Sen. Franken to FCC, DOJ: Do Better Job of Enforcing Comcast/NBCU Conditions

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Sen. Al Franken (D-Minn.) says the government has been too lax in its enforcement of Comcast/NBCU deal conditions -- he opposed the deal -- and claims that only emboldens the nation's largest cable operator to try and delay resolution of disputes.

Comcast responds that it is complying with conditions, even exceeding them, but "respectfully disagrees" with how they are being interpreted in the case of Bloomberg TV and news neighborhooding.

Franken, long a Comcast/NBCU and general media concentration critic, wrote the Federal Communications Commission and Justice Department Monday on May 7 to say that the government needs to better monitor and enforce the conditions it applied in the Comcast/NBCU deal. Those include public interest conditions from the FCC and competition-related conditions, including network neutrality, levied by DOJ in its settlement with the companies.

He also took the opportunity to say that given what he argues has been "Comcast's questionable compliance record to date and its penchant for challenging all conditions-related complaints," he doubts the FCC can impose sufficient behavioral conditions on Comcast's and other cable operators' proposed sale of spectrum to Verizon to prevent future competitive harms, a deal he has also been critical of.

Franken praised the FCC for last week's decision that Comcast had violated a no-neighborhooding condition in regards to the channel placement of Bloomberg TV on some of its systems. But Franken said it was "unacceptable" that it had taken over 10 months to make that decision.

"The longer the Commission waits to resolve program carriage disputes like this one," he said in letters to the FCC and DOJ, "as well as the pending dispute involving the Tennis Channel, the more it signals to independent companies that they cannot rely on the Commission to provide timely relief from discriminatory conduct."

Franken also pointed to a complaint to the FCC from over-the-top provider Project Concord last fall seeking enforcement of access conditions, saying that Sony had said it might not get into the TV business for fear Comcast might try to slow its video competition. He also took aim at the cable operator for its decision to exempt Xfinity content delivered over Xbox from its data caps, though he stopped short of saying that violated network neutrality conditions in the NBCU deal.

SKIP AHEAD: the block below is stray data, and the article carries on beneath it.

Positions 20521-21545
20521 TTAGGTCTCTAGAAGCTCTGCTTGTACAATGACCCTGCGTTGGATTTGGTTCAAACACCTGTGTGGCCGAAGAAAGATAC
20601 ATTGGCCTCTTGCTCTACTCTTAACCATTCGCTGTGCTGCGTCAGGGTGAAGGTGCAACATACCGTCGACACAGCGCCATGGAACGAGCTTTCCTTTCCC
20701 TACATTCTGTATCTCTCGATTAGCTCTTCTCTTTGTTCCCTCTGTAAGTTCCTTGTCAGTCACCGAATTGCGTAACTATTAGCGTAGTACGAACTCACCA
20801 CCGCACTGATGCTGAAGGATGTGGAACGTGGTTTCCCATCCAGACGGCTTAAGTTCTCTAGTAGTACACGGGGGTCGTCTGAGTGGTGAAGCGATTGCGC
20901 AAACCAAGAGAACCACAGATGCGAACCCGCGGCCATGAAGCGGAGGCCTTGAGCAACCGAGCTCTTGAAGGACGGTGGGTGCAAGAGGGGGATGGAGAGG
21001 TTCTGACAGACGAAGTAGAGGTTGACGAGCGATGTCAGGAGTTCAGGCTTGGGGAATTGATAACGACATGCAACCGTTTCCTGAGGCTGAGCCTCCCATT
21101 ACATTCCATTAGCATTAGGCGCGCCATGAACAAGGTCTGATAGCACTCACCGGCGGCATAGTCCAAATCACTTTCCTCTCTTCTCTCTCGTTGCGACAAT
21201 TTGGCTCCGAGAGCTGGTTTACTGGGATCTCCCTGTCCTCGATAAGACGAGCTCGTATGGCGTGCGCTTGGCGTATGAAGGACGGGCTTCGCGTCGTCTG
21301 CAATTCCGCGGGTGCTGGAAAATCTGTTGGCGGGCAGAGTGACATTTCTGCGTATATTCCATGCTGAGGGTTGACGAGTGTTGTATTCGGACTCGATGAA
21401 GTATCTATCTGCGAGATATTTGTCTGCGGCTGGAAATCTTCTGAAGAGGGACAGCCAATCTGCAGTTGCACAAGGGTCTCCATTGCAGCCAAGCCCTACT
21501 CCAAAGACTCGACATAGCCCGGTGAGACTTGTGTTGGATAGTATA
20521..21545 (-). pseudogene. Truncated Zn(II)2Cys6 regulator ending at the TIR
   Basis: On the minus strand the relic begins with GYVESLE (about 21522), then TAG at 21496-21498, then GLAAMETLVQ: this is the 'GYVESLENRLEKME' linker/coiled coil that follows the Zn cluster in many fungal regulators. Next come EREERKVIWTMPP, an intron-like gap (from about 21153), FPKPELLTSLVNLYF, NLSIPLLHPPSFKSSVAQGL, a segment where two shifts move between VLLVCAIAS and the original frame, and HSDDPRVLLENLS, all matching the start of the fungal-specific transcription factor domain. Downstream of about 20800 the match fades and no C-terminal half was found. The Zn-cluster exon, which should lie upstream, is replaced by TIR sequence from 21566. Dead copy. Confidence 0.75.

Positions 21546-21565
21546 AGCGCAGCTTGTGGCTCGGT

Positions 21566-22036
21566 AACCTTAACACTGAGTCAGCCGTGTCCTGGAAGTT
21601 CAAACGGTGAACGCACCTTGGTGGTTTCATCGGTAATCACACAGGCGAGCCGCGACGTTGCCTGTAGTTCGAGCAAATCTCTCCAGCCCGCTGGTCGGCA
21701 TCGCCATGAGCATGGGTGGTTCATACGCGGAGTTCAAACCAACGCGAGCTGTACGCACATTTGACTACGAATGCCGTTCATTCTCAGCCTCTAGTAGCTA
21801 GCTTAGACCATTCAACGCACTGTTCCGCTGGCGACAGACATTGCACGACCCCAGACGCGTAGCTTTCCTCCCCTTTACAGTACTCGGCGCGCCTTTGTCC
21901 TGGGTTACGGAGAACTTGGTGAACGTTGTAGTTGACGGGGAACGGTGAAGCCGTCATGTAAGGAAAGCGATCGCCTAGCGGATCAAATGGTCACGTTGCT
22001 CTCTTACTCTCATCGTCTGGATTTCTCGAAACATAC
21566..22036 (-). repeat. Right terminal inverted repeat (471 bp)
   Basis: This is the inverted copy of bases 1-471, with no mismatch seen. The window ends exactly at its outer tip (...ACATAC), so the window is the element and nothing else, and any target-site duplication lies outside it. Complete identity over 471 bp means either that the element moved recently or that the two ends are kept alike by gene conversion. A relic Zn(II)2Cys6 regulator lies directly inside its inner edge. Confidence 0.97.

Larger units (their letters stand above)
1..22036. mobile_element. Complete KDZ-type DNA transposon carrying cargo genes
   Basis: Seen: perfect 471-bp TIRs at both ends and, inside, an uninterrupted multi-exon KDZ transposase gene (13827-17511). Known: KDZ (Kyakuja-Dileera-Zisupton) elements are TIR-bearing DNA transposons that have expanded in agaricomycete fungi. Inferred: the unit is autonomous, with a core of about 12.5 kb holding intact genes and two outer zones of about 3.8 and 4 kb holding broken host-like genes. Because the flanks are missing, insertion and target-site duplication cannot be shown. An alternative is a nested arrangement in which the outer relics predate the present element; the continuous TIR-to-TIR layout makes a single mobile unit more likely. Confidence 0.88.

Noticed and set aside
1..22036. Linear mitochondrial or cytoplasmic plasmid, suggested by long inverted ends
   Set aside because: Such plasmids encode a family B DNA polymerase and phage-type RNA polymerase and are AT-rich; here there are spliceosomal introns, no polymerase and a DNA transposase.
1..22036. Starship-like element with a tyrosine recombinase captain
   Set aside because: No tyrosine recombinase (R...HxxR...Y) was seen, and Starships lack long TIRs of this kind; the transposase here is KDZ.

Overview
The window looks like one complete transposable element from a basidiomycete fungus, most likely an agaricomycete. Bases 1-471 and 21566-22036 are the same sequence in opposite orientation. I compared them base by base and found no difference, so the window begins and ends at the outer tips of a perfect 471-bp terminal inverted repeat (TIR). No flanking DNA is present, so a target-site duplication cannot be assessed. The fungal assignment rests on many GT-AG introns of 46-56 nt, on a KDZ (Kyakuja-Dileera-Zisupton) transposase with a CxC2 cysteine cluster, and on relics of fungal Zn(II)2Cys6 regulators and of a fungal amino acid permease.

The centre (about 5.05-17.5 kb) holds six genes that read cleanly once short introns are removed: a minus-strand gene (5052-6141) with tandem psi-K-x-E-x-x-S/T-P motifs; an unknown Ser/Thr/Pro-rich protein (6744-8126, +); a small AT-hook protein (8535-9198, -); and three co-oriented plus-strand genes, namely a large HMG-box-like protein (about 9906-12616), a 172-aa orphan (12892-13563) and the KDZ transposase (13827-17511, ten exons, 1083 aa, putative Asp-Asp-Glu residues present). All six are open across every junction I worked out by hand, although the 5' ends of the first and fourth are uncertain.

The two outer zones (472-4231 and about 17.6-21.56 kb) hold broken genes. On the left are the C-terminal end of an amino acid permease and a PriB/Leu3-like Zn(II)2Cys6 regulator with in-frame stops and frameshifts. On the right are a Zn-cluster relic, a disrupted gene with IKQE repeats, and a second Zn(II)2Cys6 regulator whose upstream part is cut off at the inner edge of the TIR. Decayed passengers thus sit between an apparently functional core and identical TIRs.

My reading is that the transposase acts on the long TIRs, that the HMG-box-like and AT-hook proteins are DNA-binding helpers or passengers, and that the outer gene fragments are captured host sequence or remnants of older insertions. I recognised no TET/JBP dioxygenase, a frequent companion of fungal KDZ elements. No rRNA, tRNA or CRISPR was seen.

"I recognize that Comcast contends they are not in violation of this condition because video content is being delivered over Comcast's private IP network, rather than the Internet," he said. "I am not yet prepared to say that this appears to be a technical violation of the Commission's merger order or DOJ's final judgment," though he did urge the commission to investigate the Xbox issue.

Sena Fitzmaurice, VP, government communications, Comcast, said that both it and NBCU are "fully complying" with, and in fact exceeding, the deal orders, as it outlined in its recent Annual Compliance Report to the FCC.

"The one complaint by an outside party regarding the NBCUniversal FCC Order has been brought by another very large media company, Bloomberg LLP -- and it has been preliminarily adjudicated," she said. "We respectfully disagree with the Media Bureau's interpretation [and] believe the full Commission will agree on appeal to enforce conditions as they were originally negotiated and intended."

As for the Xbox flap, "Comcast's On Demand service, a service used hundreds of millions of times by our customers every month for the past several years, is indisputably part of our Title VI cable service which is not subject to the FCC's Open Internet Rules - and we are not aware of anyone who has taken a contrary view.

"When Comcast streams its own services over the open Internet (including XfinityTV.com or nbc.com), such streaming is subject to Comcast's broadband Internet data usage standards. But the Xfinity app for the Xbox does not stream content over the open Internet and is also part of our Title VI cable service. As such, it is not subject to the FCC's open Internet rules."

The FCC carved out private networks from its open Internet access rules as part of a compromise on those rules that secured the general acquiescence, if not endorsement, of major cable operators glad not to face the alternative proposal of the FCC redefining Internet access as a Title II service subject to mandatory access rules.

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